IVF experts disagree about whether transferring a fresh or frozen embryo to a patient's womb offers the best opportunity for healthy babies. According to a study of almost 83,000 IVF patients published August 20 in the journal Fertility and Sterility, there is no one-size-fits-all solution. The best technique may vary, depending on how many eggs the patient produces.
The US Preventive Services Task Force has updated its 2012 recommendations for cervical cancer screening with one important addition. This is the first time they are recommending a method of cervical cancer screening that does not include the Pap test -- the gold-standard screening test for more than 75 years. A leading OB/GYN physician provides an important review of these new guidelines, which preserve the greatest range of choices for practitioners and patients.
Proteomic analysis of oocytes from obese mice showed changes in a protein that promotes antioxidant production and may alter meiotic spindles.
Birth status and knowledge about it play a role not only in parents' but also children's lives -- affecting their attachment and mental representation into adulthood.
Women with intellectual and developmental disabilities have nearly double the rate of having another baby within a year of delivering compared to women without such disabilities, according to a new study published in CMAJ.
Men who wear boxer shorts have higher sperm concentrations than men who wear tighter fitting underwear, according to new research published in Human Reproduction. The study differs from previous research on this topic because it includes a larger number of men (656) than previous studies, and because it is the first to go beyond the traditional, narrow focus on semen quality and include information on a variety of indicators of testicular function, such as reproductive hormones and sperm DNA damage.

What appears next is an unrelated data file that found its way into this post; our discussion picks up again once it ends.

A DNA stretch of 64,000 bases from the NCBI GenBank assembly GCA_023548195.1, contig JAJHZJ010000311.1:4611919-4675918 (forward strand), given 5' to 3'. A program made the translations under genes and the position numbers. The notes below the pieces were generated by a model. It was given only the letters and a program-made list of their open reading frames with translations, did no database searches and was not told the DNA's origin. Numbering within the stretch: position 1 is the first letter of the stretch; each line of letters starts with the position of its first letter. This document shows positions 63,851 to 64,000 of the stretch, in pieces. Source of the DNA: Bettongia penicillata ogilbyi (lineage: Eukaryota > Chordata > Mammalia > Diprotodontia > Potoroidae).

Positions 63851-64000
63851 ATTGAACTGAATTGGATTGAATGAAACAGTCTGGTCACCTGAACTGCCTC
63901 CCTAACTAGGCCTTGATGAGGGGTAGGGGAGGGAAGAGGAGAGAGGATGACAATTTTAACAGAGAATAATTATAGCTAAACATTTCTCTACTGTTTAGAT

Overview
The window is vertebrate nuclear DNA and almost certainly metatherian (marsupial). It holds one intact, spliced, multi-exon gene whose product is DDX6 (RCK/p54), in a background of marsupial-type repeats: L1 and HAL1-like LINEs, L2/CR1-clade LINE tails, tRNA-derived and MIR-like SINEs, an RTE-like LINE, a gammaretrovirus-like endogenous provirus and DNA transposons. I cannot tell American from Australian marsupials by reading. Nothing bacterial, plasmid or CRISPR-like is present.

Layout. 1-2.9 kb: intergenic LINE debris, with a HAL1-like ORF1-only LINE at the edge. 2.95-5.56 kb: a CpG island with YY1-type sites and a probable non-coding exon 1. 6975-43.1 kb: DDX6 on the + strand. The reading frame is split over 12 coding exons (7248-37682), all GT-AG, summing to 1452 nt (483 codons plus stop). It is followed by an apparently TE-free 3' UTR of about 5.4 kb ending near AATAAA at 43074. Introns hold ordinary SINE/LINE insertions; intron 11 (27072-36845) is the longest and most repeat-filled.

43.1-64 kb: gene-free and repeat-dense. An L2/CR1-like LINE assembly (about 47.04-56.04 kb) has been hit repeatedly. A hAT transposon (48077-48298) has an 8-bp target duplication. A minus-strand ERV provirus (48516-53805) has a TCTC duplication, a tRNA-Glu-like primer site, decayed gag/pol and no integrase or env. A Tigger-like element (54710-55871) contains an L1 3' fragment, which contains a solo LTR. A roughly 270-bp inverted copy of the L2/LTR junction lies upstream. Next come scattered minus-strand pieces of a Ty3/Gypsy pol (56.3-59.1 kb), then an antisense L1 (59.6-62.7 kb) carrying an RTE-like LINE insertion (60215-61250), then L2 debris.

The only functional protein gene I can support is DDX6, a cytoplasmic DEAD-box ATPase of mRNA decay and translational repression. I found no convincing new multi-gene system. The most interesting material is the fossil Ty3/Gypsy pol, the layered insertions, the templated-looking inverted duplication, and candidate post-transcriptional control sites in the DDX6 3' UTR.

Men who most frequently wore boxers had significantly higher sperm concentrations and total sperm counts when compared with men who did not usually wear boxers, according to new research led by Harvard T.H. Chan School of Public Health.
In countries which already permit embryo research, there are no 'compelling moral arguments' why the time limit for experimentation should not be doubled say ethics experts. This could enable synthetic embryos in the lab which can grow into humans, improved IVF treatment, the creation of 'organoid' models of human organs for replacement and research to allow infertile/same sex couples to have genetically related children.
The genetic screening of fertilized eggs for embryo selection in assisted reproduction makes no difference to live birth rates, according to results from the largest published study of its kind. Results from this multicenter randomized controlled trial are reported today in the journal Human Reproduction and, say the authors, confirm the 'widely accepted' view that preimplantation genetic testing for chromosome abnormality (PGT-A) will not increase live birth rates in IVF.
Pregnant women who had low plasma levels of long chain n-3 fatty acids in their first and second trimesters were at a significantly higher risk of early preterm birth when compared with women who had higher levels of these fatty acids, according to new research from Harvard T.H. Chan School of Public Health in collaboration with Statens Serum Institut in Copenhagen